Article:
The outbreak of the First World War in 1914 caused euphoric crowds to gather in the capitals of several combatant nations. Notoriously, Hitler was photographed in the midst of a huge, jubilant crowd in Vienna.
But there was also notable opposition to the war. Keir Hardie addressed large crowds of protestors in London as war loomed. Hardie was the first leader of the Labour Party. His successor but three, Ramsay MacDonald, who also opposed the war, stepped down from the leadership once hostilities had begun. In Britain, several pacifist organisations continued the campaign. The introduction of military conscription in 1916 boosted the appeal of the No Conscription Fellowship (NCF), which had been founded by Fenner Brockway in November 1914.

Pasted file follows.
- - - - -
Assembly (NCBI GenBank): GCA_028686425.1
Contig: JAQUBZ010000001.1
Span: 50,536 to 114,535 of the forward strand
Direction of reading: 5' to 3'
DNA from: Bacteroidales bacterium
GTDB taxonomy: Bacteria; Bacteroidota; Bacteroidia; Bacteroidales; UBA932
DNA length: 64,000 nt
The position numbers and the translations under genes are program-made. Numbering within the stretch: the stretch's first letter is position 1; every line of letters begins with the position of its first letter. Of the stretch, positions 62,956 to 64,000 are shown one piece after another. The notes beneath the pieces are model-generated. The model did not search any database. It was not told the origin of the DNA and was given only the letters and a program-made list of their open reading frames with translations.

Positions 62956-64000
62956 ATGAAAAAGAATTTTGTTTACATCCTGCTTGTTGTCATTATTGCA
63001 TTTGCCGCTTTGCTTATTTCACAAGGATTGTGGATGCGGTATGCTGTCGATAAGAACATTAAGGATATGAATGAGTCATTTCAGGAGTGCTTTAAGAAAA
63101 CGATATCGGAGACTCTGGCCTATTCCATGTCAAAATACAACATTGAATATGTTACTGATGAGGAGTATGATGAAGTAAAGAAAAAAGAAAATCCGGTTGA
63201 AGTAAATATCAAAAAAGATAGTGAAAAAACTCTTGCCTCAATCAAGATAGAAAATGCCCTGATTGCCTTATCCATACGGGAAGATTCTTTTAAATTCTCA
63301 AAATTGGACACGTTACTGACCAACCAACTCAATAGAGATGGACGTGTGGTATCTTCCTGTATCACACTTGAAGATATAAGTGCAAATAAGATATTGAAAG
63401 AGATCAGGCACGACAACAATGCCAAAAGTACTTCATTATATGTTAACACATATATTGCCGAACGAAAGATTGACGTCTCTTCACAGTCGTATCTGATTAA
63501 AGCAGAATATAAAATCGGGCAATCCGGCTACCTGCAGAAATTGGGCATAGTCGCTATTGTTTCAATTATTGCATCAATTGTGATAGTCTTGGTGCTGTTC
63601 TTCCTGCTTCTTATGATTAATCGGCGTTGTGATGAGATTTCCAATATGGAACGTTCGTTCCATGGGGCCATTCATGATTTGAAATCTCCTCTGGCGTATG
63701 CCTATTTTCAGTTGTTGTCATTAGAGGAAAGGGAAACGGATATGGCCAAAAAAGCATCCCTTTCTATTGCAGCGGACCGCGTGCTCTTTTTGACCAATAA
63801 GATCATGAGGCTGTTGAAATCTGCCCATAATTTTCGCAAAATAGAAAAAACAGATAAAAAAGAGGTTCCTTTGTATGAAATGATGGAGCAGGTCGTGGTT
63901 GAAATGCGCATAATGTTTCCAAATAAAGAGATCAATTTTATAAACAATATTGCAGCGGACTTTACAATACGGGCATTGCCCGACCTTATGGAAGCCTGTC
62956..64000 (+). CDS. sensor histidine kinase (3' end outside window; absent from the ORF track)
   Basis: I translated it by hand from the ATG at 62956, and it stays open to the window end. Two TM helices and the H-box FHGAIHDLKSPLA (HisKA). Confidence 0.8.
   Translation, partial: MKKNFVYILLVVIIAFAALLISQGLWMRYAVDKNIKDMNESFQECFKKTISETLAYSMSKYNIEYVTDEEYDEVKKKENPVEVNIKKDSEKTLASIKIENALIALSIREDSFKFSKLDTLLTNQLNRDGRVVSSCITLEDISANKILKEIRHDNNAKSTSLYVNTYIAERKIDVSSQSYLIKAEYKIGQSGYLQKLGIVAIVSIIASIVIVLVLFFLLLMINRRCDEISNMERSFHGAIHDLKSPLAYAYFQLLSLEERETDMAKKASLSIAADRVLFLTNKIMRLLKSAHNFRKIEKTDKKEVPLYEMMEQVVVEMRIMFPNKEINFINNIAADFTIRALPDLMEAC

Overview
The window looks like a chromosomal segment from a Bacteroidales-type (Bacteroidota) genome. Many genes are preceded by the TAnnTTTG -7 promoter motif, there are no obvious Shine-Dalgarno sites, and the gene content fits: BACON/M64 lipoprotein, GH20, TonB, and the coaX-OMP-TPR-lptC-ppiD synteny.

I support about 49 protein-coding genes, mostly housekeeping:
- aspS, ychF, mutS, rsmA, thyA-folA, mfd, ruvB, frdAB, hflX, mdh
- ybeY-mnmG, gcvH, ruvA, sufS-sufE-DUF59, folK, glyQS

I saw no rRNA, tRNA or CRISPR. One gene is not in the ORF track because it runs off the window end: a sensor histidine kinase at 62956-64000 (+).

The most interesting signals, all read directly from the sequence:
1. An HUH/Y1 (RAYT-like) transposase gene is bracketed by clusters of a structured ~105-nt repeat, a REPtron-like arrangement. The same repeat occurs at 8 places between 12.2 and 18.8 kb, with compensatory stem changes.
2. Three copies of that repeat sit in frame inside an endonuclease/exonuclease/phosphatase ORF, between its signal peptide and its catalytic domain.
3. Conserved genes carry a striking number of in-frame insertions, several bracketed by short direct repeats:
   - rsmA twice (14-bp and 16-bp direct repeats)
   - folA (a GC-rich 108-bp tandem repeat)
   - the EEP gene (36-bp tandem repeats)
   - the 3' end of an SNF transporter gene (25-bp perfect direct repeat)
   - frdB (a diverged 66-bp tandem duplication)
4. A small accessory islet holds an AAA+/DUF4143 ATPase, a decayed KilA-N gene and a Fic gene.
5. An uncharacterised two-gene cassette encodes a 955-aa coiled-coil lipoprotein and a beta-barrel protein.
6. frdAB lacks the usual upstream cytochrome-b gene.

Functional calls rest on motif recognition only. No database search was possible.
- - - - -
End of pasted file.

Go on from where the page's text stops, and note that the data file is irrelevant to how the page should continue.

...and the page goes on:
Brockway, like many pacifists of this era, was imprisoned for his beliefs. Pacifism was a significant political force in the inter-war period although the increasingly obvious menace of Nazi Germany in 1930s convinced the Labour Party, for instance, to abandon its quasi-pacifist position and support re-armament. Nevertheless, the build-up to the outbreak of the Second World War was accompanied by a significant amount of pacifist activity. Anti-war campaigners included Christian groups and members of far left and extreme right-wing organisations. Campaigns against the war continued after the declaration of war on Germany by Britain on 3 September 1939.
Senate House Library’s archives include some rich sources on pacifism. Amongst these are newly catalogued archives on First World War era pacifism and anti-war movements in the run up to the Second World War.
These collections and other pacifist archives at Senate House Library are described in more detail in a new archive subject page on pacifism and anti-war movements.